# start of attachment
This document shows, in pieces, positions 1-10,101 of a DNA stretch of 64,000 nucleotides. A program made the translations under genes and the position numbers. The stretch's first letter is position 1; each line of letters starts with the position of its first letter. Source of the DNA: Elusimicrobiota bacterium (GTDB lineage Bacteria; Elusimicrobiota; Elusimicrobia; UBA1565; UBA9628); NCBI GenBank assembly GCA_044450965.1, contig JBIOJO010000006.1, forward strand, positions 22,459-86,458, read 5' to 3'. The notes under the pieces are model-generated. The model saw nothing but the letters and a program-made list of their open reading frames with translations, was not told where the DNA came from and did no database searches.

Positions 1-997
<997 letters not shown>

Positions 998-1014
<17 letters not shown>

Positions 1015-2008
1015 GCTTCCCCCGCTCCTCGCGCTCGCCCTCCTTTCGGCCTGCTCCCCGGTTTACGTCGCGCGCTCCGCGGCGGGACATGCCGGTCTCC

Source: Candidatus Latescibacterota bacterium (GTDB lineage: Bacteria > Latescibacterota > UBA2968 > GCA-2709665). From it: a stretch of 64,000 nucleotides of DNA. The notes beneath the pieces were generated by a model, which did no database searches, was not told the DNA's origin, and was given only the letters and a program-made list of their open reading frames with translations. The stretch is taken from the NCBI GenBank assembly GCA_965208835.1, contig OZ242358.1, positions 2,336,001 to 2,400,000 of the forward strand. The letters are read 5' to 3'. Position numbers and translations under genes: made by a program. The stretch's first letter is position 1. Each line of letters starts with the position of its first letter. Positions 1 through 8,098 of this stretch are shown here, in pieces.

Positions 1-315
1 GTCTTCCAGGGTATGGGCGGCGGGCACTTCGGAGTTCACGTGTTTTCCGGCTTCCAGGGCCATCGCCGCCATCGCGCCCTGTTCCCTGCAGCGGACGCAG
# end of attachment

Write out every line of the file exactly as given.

This document shows, in pieces, positions 1-10,101 of a DNA stretch of 64,000 nucleotides. A program made the translations under genes and the position numbers. The stretch's first letter is position 1; each line of letters starts with the position of its first letter. Source of the DNA: Elusimicrobiota bacterium (GTDB lineage Bacteria; Elusimicrobiota; Elusimicrobia; UBA1565; UBA9628); NCBI GenBank assembly GCA_044450965.1, contig JBIOJO010000006.1, forward strand, positions 22,459-86,458, read 5' to 3'. The notes under the pieces are model-generated. The model saw nothing but the letters and a program-made list of their open reading frames with translations, was not told where the DNA came from and did no database searches.

Positions 1-997
<997 letters not shown>

Positions 998-1014
<17 letters not shown>

Positions 1015-2008
1015 GCTTCCCCCGCTCCTCGCGCTCGCCCTCCTTTCGGCCTGCTCCCCGGTTTACGTCGCGCGCTCCGCGGCGGGACATGCCGGTCTCC

Source: Candidatus Latescibacterota bacterium (GTDB lineage: Bacteria > Latescibacterota > UBA2968 > GCA-2709665). From it: a stretch of 64,000 nucleotides of DNA. The notes beneath the pieces were generated by a model, which did no database searches, was not told the DNA's origin, and was given only the letters and a program-made list of their open reading frames with translations. The stretch is taken from the NCBI GenBank assembly GCA_965208835.1, contig OZ242358.1, positions 2,336,001 to 2,400,000 of the forward strand. The letters are read 5' to 3'. Position numbers and translations under genes: made by a program. The stretch's first letter is position 1. Each line of letters starts with the position of its first letter. Positions 1 through 8,098 of this stretch are shown here, in pieces.

Positions 1-315
1 GTCTTCCAGGGTATGGGCGGCGGGCACTTCGGAGTTCACGTGTTTTCCGGCTTCCAGGGCCATCGCCGCCATCGCGCCCTGTTCCCTGCAGCGGACGCAG